The Baptist and the Christ

This is a continuation on a series of reflection posts on Matthew 1-4. To see the previous entry, please click here (it might be a good refresher to read again even if you caught it the first time). 

Everyone tries to put Jesus into a box. Conservatives, liberals, heretics, heathens, atheists, agnostics, and true believers all do this. Maybe they condense Him into a moralistic box or a lunatic box or a nonexistent box, but everyone does this. I think part of that is just how humans think. Concepts of the eternal are unfathomable for our finite brains and so are many other truths from and about God. Jesus, the greatest revelation, is hard to comprehend. He is 100% God and 100% man. Try working that out with all its tensions, complexities, and questions. Even if you focus on His earthly ministry, you still can’t get away from how uncontainable and uncontrollable He is. As we close out Matthew 3, John the Baptist warns His audience about the wild Messiah who is coming. When the Christ shows up by the river, He has a wild request that staggers the Baptist.

The Wild Messiah

Coming on the heels of warning the Pharisees about God’s ax of judgment that was so near to being laid to their tree, John the Baptist appealed to a higher authority than himself. He’s in essence pointing out that he’s not making this threat, but the Messiah who was right around the bend would carry this action out. To emphasize the Christ’s greater power, John compared the type of baptisms he and the Messiah practice. John merely used water, a symbol of purification. But the mighty Messiah will baptize with the Holy Spirit and fire. This speaks of the great, godlike authority He wields.

It seems like John is acknowledging that there are two parts to the Christ’s baptism. On one hand, there is life that comes with baptism in the Spirit. On the other, however, there is the judgment of fire. It’s the judgment side of things that the Baptist warned the Pharisees about. The time was coming when the wheat would be separated from the chaff and the latter be burned away. John’s point ties back to his admonition in verse 8: “Bear fruit in keeping with repentance.” Don’t rest on your lineage, family history, or upbringing to save you; that only leads to a baptism in fire. Repent and be baptized into the Holy Spirit.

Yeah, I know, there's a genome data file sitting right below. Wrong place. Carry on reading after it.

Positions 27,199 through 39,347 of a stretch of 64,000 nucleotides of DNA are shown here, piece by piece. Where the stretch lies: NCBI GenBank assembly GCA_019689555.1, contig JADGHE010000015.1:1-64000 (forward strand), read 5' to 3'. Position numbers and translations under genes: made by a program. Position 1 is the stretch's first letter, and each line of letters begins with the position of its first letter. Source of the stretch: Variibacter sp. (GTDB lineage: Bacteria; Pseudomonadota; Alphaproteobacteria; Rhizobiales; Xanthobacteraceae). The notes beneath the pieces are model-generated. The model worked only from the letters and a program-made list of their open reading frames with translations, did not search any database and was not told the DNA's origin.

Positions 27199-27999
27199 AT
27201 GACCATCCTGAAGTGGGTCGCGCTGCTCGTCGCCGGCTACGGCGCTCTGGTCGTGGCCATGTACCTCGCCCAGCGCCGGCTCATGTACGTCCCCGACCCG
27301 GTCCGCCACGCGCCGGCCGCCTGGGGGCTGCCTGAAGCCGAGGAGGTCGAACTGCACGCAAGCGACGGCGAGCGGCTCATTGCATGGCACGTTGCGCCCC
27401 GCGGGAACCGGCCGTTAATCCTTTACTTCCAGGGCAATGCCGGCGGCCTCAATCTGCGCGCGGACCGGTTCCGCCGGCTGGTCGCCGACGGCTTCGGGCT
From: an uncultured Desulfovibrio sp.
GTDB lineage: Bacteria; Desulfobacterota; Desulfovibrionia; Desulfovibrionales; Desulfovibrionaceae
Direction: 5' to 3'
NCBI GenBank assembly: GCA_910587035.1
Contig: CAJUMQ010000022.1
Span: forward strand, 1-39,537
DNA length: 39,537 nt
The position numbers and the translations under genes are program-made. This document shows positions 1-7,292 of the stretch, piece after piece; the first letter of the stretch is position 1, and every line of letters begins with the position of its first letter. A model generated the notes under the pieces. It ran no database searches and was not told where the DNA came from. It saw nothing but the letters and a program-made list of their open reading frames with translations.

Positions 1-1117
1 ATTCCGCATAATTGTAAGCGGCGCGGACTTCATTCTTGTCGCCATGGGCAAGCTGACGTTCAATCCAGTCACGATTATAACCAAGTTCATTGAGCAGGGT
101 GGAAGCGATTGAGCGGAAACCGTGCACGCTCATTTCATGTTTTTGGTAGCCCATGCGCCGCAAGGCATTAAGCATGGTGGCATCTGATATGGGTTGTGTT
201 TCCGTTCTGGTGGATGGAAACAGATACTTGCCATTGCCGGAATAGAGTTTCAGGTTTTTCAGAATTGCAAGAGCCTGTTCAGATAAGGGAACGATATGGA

The Wild Moment

It’s likely this was a message John preached over and over again, maybe even daily. He was readying his audience for a grand arrival. Then, one day, it finally happened. Jesus came down from Galilee and revealed Himself to John the Baptist (and whoever else was watching) at the Jordan River. John was probably about to push the switch that released all the balloons and confetti into the air, but Jesus had an unbelievable request: He wanted John to baptize Him. Jesus, the Messiah, the one who baptizes with the Spirit and fire, wants to be baptized by the lesser prophet in the water. No wonder John tries to prevent Him from doing this! But the Christ was persistent; they must “fulfill all righteousness“. Debate rages over what exactly Jesus meant. He was sinless, so there were no sins to confess but why be baptized then? Here are some likely answers in no particular order:

  • God had commanded it this way and so Jesus was simply being obedient.
  • This gave Jesus another layer of connection to His people. They are to be baptized, but He, as the establisher of God’s kingdom (and not just a harbinger) is the first. He sets the standard.
  • Jesus put His stamp of approval on John’s message. He is the Messiah and does have the authority the Baptist prophesied.
  • It’s a “passing the baton” moment from John’s Old Testament-style to Jesus and the kingdom He was starting.

Regardless of Jesus’ meaning, His intent was clear and the Baptist acquiesced. As Jesus came up from the water, something even more startling happened: the heavens opened, the Spirit descended like a dove, and God affirmed Jesus and said He was pleased. Was Jesus the only witness to this? John, at least, saw what happened (see John 1:32). Was the crowd nearby privy to this revelation? Unclear. No matter how many people witnessed this moment, it showed the world one thing: Jesus is indeed the Messiah. Who else would God say such things to?

Conclusion

The public revelation and baptism of Jesus is spectacular and yet easy to gloss over. The take away from this scene is that Jesus is the Messiah. He is the one who baptizes with the Holy Spirit and fire. He is God’s Son. He does have authority that no other human can claim. Jesus is not an imposter to the throne, He is the rightful King. You cannot put Him into a box; you might as well contain a hurricane. The logical end of this beginning is that if these things are the case, that means that Jesus’ message (which was mostly the same as John’s) of repentance to enter the coming kingdom is one we must heed. His command must be obeyed or we face the fire. But, thank God, fire isn’t all that He baptizes with. Jesus also ushers in the Spirit who gives life and makes us holy. Confronted with this reality, which baptism do you choose? The Holy Spirit or fire?


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